It also changes the model’s job because they need to be aware of images beyond what the photographer is shooting. "The clients during photoshoots are on their phones taking snapshots and wondering if it's Instagram-worthy, rather than worrying if the shot is worthy of their brand," one model said. "For me, it's a completely different mindset from what it used to be."

Some models with large followings know they are there for reasons beyond their traditional looks. Tazi was flown to Los Angeles for a photo shoot. The other model was "a 5'11" super skinny tall blonde girl," she said. "It didn't feel uncomfortable to me. But the environment is comical. It was like, ‘we both know what's going on. I'm supplying the personality…’"

when ur data recharges n u feel like a new woman

A photo posted by dounia (dune-ya) ✨ (@dounia.t) on

Instagram remains the preferred medium for discovery but Snapchat is gaining traction with clients and, subsequently, agencies. The platform with 150 million daily users offers a fuller portrait of a person than an Instagram feed. "You're getting a glimpse into a person's life that no other social media platform allows," Samersova Garfinkel said. (Munro, however, has a different take on the importance of getting this inside look at a model’s daily routine: "I wish it was something that we cared about. To be brutally honest, we don't really care what their life is like.")

Regardless, it’s true that an advertiser can use a model’s Snapchat account tell a story in a way they can’t on other social media platforms. "Watching a video is an all-encompassing experience. That's exciting for brands. They are always looking for people to spend more time learning about their brands," Amanda Del Duca, director at social and mobile modeling agency Kitten, said. "It's a really, really targeted market. You're reaching Generation Z and a a lot of millennials very directly just through this app."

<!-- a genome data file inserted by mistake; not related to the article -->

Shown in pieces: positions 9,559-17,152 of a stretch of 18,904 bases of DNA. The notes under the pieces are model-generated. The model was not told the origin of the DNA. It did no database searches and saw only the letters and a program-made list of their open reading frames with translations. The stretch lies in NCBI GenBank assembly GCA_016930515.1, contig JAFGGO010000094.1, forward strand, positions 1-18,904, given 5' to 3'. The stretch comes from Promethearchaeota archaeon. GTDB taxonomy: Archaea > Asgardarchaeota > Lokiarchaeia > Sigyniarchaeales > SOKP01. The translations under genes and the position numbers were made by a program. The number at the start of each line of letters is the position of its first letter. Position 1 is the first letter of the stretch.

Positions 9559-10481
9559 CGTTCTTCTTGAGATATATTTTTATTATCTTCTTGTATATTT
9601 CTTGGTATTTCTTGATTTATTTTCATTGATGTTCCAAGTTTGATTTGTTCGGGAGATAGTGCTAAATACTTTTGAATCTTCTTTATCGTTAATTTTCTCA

As a result, agencies are actively encouraging their models to get on the platform and admonishing them when they aren't posting enough, or are posting too much. Some contracts stipulate that a model post a certain number of images, snaps, or tweets, and increase their compensation accordingly. From an agency's perspective, the more followers and the larger social media presence a model has, the better. That's understandable, but it also sets up a troubling tension. The internet, after all, can be a pretty terrible place.

Twitter has a massive abuse issue and seemingly little will to fix the problem. Recently, Ghostbusters star Leslie Jones left from the platform due to harassment. Instagram is only now beginning to consider steps to help moderate comments. It's easy to see how the intimacy of Snapchat, which agencies and brands like, can backfire on a services that is rife with harassment as well.

: @ko_olau

A photo posted by nellie (@honuhi) on

Every model interviewed for this story said she had experienced constant harassment on social media. Most brushed it off as part of the job and talked about growing thick skin, but that doesn’t mean it doesn’t exist. There's some pushback from the modeling community that an agency would practically force their models to sign up for various platforms. "I think it's fucked up if the agency asks you to do anything," Nellie Andersona model with Next Management, said. "They are working for you. The agencies harass us [to get onto social media] for sure." (None of the agencies I reached out to agreed to make an employee available to be interviewed.)

Samersova Garfinkel, on the other hand, doesn’t think it's the responsibility of the agency. "I think that if you're a 20-year-old woman and you're being harassed on social media, you have to deal with it just like the rest of us. I get nasty comments. I have to deal with it." She continues, "Social media is like being out in the real world. It's just so concentrated. If you're a 20-year-old, maybe that's your first foray into protecting yourself. It's life."

That's fine for women who want to be social media stars and who hope to attract brands with their large followings, but if you don't, you have to try anyway. That's the new world of modeling. While a few people — the Helena Christensens, the Freja Beha Erichsens — can get away with staying off of social media and Kate Moss created a career out of being unavailable, it's a much more difficult path, especially if you're just starting out. The newer you are, the more you need to market yourself and brand yourself.

"I feel bad for the younger girls because they have their hopes' up so high," Anderson said. "It's all just such an ego trip." In some ways, that can be freeing because having hundreds of thousands of followers opens up opportunities that wouldn't have been there in the past. In a social world, the ability to create compelling content can matter as much as measurements and head shots. A huge following comes at a cost. People feel like they know you and don't hesitate to comment, for better or worse.